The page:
Tag Archives: LOBI

So what WAS the first purpose-built lager brewery in the UK?

It’s a comment on the public perception of beardy beer buffs that people who know I like pongy ale* frequently look surprised when they discover that I drink lager too. My response, of course, is that there’s plenty of great beer not brewed to traditional British criteria, that often a cold one from the fridge is exactly what I need, and anyway, there is a growing number of British brewers committed to brewing top-quality lager.

So hurrah, there’s now a group dedicated to pushing the message that British-brewed lager isn’t all Stella and Carling, they’re called Lager of the British Isles (LOBI – can’t decide if that’s creakingly bad or rather clever) and their website is here. You can also join them on Facebook, here. Maybe if LOBI lobbies hard enough, fewer people will drop their beerglasses like bystanders in a Bateman cartoon when they see the one the beer buff is holding has a lager in it.

But whoops, the “historical inaccuracy” alarms have gone off: LOBI’s Facebook page claims that “Britain has a long heritage of brewing fine lagers, with the country’s first lager brewery, the Anglo-Bavarian Brewery, open in 1864.” WRONG. A little investigation shows that LOBI has based this claim on, yes, bleedin’ Wikipedia, which has an article on the Anglo-Bavarian showing its usual mixture of inaccuracies, misunderstandings and historical assumptionism. However, one of the reasons I started this blog was to put proper historical details up on the web, and try to counter the mountain of misinformation available to anyone with a PC and an internet connection. So let’s state the facts: the Anglo-Bavarian brewery, despite its name, never brewed lager and it wasn’t Britain’s first lager brewery. And it wasn’t opened in 1864, either.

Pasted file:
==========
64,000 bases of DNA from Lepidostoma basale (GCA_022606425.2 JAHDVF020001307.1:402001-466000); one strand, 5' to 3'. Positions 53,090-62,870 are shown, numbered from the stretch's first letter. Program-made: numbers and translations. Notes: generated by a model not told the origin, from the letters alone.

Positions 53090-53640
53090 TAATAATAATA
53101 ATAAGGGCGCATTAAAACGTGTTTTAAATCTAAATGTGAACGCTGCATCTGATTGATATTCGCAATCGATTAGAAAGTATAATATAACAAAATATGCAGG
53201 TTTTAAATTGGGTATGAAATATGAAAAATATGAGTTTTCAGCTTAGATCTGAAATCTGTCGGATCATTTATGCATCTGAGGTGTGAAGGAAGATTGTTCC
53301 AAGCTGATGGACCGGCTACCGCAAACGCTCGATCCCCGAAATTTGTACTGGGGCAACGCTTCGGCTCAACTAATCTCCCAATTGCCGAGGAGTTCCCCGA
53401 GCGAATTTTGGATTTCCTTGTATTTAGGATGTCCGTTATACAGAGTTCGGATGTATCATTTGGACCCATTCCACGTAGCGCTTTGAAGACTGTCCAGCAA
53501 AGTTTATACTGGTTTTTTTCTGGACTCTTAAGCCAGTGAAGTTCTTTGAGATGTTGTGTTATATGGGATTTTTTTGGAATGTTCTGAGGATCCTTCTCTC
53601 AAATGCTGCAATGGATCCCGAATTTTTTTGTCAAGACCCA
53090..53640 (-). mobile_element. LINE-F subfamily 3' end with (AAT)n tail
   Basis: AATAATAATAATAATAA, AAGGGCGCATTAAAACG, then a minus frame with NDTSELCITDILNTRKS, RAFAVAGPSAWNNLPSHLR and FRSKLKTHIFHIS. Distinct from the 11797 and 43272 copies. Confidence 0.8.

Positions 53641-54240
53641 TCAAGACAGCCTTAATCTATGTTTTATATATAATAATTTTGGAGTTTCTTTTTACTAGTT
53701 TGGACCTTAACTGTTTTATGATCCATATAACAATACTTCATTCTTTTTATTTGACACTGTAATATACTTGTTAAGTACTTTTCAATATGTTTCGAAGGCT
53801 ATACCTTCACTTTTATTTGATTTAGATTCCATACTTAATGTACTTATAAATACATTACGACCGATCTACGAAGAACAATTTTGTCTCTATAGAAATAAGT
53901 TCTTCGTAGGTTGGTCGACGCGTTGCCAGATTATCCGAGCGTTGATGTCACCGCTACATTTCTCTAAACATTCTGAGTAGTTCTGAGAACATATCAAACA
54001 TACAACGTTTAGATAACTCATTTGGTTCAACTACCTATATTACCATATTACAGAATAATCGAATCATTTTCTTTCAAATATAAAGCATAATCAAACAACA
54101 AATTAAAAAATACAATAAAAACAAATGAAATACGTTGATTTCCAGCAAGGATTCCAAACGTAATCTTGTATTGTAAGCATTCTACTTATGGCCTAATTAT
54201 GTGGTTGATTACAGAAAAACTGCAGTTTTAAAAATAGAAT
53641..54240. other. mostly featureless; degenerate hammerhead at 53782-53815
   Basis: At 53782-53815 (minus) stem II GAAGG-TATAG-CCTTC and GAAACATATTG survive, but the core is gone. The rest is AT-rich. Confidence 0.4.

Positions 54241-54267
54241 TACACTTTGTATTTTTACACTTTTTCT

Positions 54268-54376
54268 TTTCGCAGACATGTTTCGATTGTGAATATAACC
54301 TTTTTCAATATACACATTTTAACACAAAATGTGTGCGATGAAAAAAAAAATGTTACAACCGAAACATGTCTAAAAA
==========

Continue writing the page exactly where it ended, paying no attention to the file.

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Budweiser 666: the drink of the beast

Budweiser 666: It'll make you horny

Silly joke: but the fact that even someone with my limited Photoshop skills can knock up an unkind photospoof of AB Inbev’s new “entry level” four per cent alcohol lager for the British market, Bud 66, in 15 minutes suggests the company’s marketing department didn’t think hard enough about the branding. And my apologies to Stuart MacFarlane, AB Inbev’s UK president: his skin’s not really that colour. (The horns, though …)

The most interesting fact about Bud 66 is not the mockable name, however, nor the fact that you and I, dear reader, won’t like it (since the maker describes it as a “lightly carbonated lager” brewed with a “touch of sweetness for a smooth easy taste” and “targeted at the early 20s market”, which translates as “fizzy, over-sugary and bland, and designed for people we think don’t know anything about beer” – if I were in my early 20s I’d be extremely insulted that InBev thinks this is the sort of stuff I’d like to drink.)

Nor is it the way that the company attempts to present blatantly copying Beck’s Vier and Stella Artois 4% as “another example of innovation by AB InBev”. Rather, it’s that InBev feels it has to enter this category with Bud at all, with MacFarlane describing the launch as InBev’s “most important business action in 2010”.

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